Scranton School Directors Hope To See More Funding With State Bill
Members of the Scranton School Board want state legislation to provide more funding for the financially struggling district.
School directors are working on a bill that would give additional money to school districts within a class 2A city. Scranton is the only class 2A city in the state. The directors hope local legislators will introduce the bill in Harrisburg.
“A lot of urban districts are forgotten about,” said Director Paul Duffy, who is leading the efforts. “I haven’t found anyone funded lower than we are.”
Scranton receives far less per pupil than districts of similar sizes and demographics. For example, Scranton received an average of $4,109 per pupil in basic education funding in the 2016-17 state budget while Reading received $7,494; Lancaster, $5,284; and Erie, $5,551.
As the district faces a growing deficit and a budget shortfall of more than $8 million for 2019, directors say they need to do more than trim the district’s budget. They need more state revenue.
Duffy said he would like to see the district receive an additional $8 million to $9 million each year. He said he hopes to see that funding yearly until a new state funding formula catches up and distributes funding equitably. The state adopted a formula in 2015 that takes into account local tax effort, poverty and student population. That formula only is applied to new state money. If the state put all basic education funding through that formula, Scranton would have received $69.9 million instead of $42.6 million last year, according to Support Equity First, a Harrisburg organization that campaigns for fair funding.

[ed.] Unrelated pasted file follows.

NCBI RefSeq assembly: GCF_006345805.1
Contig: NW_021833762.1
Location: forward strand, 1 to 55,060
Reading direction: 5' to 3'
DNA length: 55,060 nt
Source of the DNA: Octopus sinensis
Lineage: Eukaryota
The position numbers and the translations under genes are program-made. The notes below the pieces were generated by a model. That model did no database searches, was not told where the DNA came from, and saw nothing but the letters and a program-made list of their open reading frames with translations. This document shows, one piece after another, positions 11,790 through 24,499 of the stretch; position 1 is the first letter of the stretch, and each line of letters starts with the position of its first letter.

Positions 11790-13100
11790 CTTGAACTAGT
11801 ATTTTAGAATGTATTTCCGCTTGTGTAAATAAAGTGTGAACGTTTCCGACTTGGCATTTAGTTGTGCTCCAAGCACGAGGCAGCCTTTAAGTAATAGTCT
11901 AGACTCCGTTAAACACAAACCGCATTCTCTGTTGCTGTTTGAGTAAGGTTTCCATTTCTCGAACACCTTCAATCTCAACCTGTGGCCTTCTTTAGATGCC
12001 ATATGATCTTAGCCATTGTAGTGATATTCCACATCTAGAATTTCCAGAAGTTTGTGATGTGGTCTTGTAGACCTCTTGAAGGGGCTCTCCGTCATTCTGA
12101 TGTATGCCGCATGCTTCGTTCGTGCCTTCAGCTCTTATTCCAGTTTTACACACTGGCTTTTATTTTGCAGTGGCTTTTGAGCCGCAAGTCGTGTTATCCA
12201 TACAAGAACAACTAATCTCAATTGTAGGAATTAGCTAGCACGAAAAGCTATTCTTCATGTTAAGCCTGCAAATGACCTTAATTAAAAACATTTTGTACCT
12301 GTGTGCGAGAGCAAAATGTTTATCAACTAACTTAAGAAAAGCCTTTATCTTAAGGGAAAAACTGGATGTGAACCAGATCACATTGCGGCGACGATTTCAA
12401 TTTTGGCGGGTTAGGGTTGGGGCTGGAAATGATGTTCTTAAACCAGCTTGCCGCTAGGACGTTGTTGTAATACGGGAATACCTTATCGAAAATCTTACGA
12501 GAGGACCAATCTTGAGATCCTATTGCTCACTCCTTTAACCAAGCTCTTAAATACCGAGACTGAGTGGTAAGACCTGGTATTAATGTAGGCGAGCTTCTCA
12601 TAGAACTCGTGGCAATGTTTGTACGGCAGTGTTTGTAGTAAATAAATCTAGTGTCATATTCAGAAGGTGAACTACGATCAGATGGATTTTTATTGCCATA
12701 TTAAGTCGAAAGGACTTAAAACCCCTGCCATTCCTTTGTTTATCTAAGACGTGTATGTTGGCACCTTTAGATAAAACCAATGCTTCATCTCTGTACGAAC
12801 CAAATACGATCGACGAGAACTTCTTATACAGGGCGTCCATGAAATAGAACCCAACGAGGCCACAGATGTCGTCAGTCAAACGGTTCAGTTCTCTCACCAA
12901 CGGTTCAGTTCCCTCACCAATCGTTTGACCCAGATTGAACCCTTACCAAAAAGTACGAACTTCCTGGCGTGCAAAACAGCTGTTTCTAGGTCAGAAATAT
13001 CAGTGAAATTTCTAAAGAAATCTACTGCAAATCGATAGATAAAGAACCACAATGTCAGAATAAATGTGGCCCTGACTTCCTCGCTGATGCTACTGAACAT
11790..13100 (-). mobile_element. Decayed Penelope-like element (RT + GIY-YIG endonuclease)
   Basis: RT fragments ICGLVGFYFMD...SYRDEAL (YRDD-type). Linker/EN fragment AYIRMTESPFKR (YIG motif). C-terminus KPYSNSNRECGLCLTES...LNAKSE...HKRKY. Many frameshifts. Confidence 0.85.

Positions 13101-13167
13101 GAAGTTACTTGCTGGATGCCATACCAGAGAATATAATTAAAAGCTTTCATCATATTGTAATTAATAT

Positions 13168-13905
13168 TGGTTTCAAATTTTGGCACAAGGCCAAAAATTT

The district received an additional $2 million from the state to use this year, and Duffy said he hopes to find a more structured and secure way to count on additional funding each year.
“I just want us to be treated equally,” Duffy said. “I’ll even take slightly inadequate (funding). It’s a big step forward, because we’re drastically inadequate now.”
With limited time left in the 2018 legislative session, Duffy wants local lawmakers to introduce the bill next year.
In a statement, state Sen. John Blake, D-22, Archbald, said the district is “chronically underfunded” compared to statewide per-pupil averages.
“Something needs to be done to increase the state share of providing a quality public education to our students,” he said. “I am willing to review suggestions from the board that could be beneficial to SSD but I also have an obligation to pursue more broad reforms and state budget policies to ensure all of our public schools are adequately funded.”
Rep. Marty Flynn, D-113, said he will support efforts to obtain more money for the district, but doubts the bill would make it on to the floor for a vote. He said he is working with the governor’s office to try to secure more money for the district.
Director Katie Gilmartin plans to work with Duffy on details of the district’s proposed bill.
“It’s something we all need to get behind,” she said. “Our students deserve this support. They need this support. It’s about their experiences and their level of education, and in a broader sense, about the future of the community.”
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